It was a fun contest – this year’s sweepstakes threatened to not be a sweep for me – then again, i didn’t put a serious effort into it.

I used this event as a good trial for the station – computer, radio, soundcard interface… the works.  One of the biggest challenges I have is antennas, but that’s a whole other issue.

As a true trial for the RTL-SDR IF panadaptor, I had the system running all weekend, and, once configured, it is great for tuning.

The biggest configuration  pointers are the following:

  • Frequency:  Obviously, the panadaptor needs to be tuned to the radio’s IF frequency…
  • Displayed band:  there’s no reason to show both halves of the spectrum, since one is a mirror of the other.  Zoom in on one of the peaks from the radio’s output (it helps to be tuned to a strong station when setting it up)
  • Span:  Since the IF output is a finite bandwidth, set the displayed span no wider than that – and since the edges taper off with the roofing or other filtering, make it slightly narrower.
  • Amplitude:  This is personal preference.  I prefer some degree of dynamic range, but it’s highly configurable – the only thing I wish SDR# had was a bit more bottom-end clipping – the noise floor was a bit higher than I like for radio noise.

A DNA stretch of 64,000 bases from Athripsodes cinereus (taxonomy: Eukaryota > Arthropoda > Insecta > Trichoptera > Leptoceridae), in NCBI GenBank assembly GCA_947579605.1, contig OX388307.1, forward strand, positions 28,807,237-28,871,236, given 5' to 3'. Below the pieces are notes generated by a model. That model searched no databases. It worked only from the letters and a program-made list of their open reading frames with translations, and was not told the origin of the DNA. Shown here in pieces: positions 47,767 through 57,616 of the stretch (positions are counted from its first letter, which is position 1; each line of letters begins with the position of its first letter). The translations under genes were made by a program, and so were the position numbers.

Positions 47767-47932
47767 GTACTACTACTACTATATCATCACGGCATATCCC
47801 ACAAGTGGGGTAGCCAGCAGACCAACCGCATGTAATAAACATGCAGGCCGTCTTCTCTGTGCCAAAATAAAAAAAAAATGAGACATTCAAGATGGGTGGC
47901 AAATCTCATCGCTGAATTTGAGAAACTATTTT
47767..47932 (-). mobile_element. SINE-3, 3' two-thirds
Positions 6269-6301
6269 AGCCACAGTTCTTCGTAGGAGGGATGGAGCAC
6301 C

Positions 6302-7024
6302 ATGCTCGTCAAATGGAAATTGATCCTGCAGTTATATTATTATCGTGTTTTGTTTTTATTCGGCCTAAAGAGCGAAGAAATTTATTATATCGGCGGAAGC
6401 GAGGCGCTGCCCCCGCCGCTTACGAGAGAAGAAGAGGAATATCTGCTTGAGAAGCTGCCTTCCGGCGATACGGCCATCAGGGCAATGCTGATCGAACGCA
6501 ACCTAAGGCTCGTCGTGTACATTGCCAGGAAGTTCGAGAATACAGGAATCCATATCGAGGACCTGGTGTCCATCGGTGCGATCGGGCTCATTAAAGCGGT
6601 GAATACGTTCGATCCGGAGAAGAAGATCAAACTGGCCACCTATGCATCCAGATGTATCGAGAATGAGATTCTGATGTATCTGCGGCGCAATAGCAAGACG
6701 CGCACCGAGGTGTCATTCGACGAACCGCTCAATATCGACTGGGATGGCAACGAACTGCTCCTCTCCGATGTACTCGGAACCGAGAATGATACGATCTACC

• additional settings:
    • Spectrum Style (under FFT Display) – I found that Dynamic Gradient made actual signals “pop” out of the noise floor very well – which made visual tuning much faster and comfortable.

The main idea here is that as one spins the VFO dial, it “rolls” signals into the demodulation passband (and back out).

Here’s a detail showing some of the key features during operation:

SDR Panadaptor

The only “gotchya” is that it takes a little work up front to define where the demodulation passband is, but it’s worth the effort. If you get it exactly matched with the radio’s passband, there’s another benefit as well – the computer’s audio should be only delayed by a syllable or so, which is minor enough to allow the use of the SDR# audio filtering, if you don’t have an audio DSP available, or if you want to tinker with cleaning up the audio more during a noisy time on the bands.  It didn’t help me this year, but I certainly tried it when attempting to get the last QSO.

Note that the USB and LSB passbands will differ, but with a little practice, it becomes apparent where the signal is, so you can easily “calibrate on the fly” (tune a station on the radio, then look for their peak on the panadaptor, and move the passband to match)The video below shows the panadaptor in action, and I have turned on the computer audio in the video to show that it is effective.  The key items to watch, if you’re familiar with N1MM logger, is the bandmap on the right edge (shows spotted stations during the contest), and the spectrum at the bottom – watch the highlighted points roll in and out of the passband – and listen to the demodulation go from Donald Duck with a head injury to something intelligible.

Sorry for the watermark, but VLC crashed a number of times trying to capture, and I don’t do screen grabs enough to buy software or research more.  the basics are illustrated here.